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Best Prison Mike Costume Guide
Prison Mike is an alter ego used by Dunder Mifflin manager Michael Scott, played by Steve Carell in The Office.
Michael adopts his Prison Mike persona when he finds out one of his employees, Martin, had been in prison in his past. While Michael’s character is created with the intention of normalizing prison life and trying to make sure Martin is treated no differently because of his past, it backfires like most of Michael’s management strategies.
If you want to get the look of The Office’s least hardened criminal Prison Mike, you’ll need a Blue Suit, Striped Shirt, Classic Tie, Dress Shoes, and Purple Bandana.
Prison Mike Cosplay Costumes
Prison Mike only appears in one episode of The Office, but his ridiculous purple bandana and stereotypical prison speech has ensured he lives on fondly in the memories of the show’s fans.
We bet you’ll have your friends in stitches with this costume – maybe you can try and perfect Michael’s poor attempt at New York English and squinted eye prison look. Steve Carell’s character seems to have a lot of different personas he picks up throughout the series, so why not get some friends to try those costumes! Check out some of our other costume guides from The Office with Dwight Schrute, Date Mike, Pam Beesly, and Darryl Philbin.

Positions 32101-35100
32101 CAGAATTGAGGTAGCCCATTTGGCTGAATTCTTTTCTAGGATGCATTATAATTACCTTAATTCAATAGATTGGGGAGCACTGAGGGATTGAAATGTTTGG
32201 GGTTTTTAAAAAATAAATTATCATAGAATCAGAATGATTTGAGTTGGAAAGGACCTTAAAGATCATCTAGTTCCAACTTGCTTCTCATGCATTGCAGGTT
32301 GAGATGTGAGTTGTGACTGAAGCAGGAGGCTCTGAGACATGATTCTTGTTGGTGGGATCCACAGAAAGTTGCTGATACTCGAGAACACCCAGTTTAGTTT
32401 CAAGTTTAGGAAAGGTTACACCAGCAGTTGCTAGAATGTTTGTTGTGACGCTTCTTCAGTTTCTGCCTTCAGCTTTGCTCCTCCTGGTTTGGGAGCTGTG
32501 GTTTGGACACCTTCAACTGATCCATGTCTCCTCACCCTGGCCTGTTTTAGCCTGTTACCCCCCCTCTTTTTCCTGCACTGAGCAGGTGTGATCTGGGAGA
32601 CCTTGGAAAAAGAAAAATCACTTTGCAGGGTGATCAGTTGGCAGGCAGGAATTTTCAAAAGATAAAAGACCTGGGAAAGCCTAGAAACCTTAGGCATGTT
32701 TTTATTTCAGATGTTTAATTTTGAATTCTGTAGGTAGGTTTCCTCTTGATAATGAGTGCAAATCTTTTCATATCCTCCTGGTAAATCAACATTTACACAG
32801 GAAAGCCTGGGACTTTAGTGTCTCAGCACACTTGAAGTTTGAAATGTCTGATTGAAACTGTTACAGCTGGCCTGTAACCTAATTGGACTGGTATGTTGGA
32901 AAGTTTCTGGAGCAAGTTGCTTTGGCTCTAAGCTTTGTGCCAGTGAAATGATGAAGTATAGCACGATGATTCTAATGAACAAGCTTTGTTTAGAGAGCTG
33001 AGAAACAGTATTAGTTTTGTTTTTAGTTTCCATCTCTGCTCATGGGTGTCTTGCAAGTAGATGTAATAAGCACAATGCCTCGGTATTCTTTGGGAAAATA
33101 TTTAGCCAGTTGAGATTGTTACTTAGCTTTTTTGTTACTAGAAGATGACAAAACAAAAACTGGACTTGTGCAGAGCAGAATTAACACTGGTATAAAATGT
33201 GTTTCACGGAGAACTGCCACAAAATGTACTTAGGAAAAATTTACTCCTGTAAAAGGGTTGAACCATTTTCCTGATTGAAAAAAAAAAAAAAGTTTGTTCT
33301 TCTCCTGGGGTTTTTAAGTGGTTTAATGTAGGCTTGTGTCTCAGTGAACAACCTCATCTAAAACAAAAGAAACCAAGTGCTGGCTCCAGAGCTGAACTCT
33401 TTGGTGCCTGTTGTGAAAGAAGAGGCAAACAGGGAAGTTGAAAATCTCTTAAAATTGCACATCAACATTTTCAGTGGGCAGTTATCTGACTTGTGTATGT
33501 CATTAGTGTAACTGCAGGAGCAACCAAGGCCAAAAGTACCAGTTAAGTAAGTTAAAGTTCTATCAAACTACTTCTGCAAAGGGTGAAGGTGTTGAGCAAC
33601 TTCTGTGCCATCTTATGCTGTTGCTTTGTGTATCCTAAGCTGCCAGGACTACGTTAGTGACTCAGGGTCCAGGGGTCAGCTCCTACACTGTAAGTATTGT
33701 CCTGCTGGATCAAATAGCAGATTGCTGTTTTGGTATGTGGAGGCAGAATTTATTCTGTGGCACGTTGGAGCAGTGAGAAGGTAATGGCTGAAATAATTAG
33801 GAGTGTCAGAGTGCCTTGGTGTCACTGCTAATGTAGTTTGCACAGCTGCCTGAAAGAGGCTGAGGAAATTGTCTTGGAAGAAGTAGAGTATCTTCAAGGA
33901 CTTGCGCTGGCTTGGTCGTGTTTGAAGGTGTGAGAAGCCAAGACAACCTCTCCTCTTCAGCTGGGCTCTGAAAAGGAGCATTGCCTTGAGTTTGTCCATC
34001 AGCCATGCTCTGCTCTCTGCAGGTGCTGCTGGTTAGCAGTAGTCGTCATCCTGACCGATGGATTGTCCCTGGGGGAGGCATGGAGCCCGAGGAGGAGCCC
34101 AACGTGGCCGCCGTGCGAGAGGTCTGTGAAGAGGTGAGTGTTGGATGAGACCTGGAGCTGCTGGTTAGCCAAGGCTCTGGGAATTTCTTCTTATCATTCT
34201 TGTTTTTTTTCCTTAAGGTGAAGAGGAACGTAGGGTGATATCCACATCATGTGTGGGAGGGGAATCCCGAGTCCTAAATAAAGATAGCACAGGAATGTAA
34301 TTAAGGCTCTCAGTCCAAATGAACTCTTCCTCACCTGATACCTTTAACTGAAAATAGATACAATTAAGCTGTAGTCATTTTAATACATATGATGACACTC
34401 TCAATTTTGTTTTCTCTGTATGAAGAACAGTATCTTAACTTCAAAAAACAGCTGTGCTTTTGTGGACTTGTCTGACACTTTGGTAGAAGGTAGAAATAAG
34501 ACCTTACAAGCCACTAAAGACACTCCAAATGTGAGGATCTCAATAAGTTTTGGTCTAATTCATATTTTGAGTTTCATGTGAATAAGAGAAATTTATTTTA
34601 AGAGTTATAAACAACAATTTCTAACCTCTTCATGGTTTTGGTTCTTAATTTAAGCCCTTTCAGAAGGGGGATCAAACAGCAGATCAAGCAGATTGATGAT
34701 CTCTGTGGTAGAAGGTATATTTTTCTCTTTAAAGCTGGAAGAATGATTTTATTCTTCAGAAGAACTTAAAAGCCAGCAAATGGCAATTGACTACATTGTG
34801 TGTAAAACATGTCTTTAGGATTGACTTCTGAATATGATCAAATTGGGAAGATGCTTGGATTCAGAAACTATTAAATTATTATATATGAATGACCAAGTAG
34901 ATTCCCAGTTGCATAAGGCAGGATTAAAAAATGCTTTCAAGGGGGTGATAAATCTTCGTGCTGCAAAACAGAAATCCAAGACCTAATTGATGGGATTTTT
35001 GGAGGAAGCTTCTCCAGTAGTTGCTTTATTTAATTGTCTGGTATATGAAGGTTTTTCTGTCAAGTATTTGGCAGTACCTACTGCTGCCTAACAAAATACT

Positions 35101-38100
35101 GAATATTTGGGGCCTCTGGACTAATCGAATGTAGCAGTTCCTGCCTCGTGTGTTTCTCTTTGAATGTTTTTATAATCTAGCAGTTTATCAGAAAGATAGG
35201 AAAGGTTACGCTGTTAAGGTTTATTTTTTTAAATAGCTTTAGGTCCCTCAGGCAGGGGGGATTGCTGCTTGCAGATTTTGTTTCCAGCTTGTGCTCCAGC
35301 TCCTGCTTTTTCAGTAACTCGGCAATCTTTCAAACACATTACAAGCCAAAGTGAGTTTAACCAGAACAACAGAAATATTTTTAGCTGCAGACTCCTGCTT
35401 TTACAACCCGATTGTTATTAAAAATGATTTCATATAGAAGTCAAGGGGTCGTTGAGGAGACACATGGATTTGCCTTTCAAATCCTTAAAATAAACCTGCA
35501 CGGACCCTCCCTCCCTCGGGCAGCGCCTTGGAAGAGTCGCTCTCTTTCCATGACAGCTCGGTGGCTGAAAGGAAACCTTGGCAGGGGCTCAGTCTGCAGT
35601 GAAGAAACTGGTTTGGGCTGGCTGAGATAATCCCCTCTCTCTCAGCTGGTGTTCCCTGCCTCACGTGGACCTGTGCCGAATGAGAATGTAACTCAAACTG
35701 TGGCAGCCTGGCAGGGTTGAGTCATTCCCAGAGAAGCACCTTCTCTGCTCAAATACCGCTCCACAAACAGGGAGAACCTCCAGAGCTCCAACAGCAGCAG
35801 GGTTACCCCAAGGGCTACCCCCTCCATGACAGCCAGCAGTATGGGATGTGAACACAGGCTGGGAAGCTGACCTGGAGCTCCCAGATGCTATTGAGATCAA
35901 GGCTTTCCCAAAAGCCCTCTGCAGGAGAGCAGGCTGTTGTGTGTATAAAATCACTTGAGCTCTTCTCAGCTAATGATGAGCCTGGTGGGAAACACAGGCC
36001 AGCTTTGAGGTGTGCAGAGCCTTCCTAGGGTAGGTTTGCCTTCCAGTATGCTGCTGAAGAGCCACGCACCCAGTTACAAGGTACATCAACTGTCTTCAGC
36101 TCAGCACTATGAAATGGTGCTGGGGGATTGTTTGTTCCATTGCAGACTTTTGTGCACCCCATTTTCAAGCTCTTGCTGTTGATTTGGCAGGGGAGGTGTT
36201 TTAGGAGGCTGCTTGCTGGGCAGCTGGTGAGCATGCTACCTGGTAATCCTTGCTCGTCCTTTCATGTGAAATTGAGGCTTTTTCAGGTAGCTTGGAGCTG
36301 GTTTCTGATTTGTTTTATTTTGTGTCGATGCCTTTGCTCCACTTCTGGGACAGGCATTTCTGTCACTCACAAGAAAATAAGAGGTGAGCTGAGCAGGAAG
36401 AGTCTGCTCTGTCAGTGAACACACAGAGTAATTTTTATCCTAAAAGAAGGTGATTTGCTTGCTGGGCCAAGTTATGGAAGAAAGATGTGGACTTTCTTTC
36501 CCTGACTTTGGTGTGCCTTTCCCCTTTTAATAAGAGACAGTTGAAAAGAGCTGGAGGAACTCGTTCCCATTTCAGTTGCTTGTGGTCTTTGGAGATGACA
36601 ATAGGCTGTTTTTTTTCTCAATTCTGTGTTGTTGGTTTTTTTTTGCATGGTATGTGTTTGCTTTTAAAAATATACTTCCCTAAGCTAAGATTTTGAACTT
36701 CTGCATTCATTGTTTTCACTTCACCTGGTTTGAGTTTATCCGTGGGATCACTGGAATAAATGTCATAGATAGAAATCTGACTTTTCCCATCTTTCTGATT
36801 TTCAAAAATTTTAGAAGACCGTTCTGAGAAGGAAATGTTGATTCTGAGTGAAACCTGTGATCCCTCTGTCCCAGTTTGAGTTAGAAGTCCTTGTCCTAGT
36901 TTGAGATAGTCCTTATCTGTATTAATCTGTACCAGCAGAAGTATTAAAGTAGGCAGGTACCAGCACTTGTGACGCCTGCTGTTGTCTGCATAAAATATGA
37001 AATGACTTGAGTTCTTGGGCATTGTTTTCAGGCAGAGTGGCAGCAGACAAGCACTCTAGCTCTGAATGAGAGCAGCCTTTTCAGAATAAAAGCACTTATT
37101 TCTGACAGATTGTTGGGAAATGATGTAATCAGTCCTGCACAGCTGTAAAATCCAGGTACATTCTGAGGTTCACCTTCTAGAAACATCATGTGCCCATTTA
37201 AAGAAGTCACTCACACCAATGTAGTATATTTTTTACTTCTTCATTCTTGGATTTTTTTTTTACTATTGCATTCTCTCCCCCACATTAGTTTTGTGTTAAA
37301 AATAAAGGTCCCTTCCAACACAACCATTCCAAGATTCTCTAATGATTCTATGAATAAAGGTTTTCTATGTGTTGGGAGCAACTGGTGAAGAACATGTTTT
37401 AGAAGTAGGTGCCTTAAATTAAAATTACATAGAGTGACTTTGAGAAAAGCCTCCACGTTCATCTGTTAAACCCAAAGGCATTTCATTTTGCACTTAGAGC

We’d love to see your Office costume pics, so don’t forget to upload them here when you’re partying like the gang from Dunder Mifflin!
About Prison Mike
Prison Mike is a persona adopted by Steve Carell’s character in The Office, Michael Scott. He appears in one episode, ‘The Convict’, but he sure makes an impression. Dunder Mifflin manager Michael Scott discovers one of his staff members, Martin, has served time in prison, so he takes it upon himself to educate the rest of the team on prison life and ensure that Martin isn’t ostracized as a result of this revelation.
He uses a bad New York accent, squints one eye to indicate he was injured in a prison fight, uses stereotypical and unrealistic prison slang, and generally makes a fool of himself by creating a character which he admits is modeled mainly on things he’s seen on TV.
Showing Michael’s ineptitude at management and life in general, the Prison Mike character falls flat and ends up making Martin feel so bad that he quits.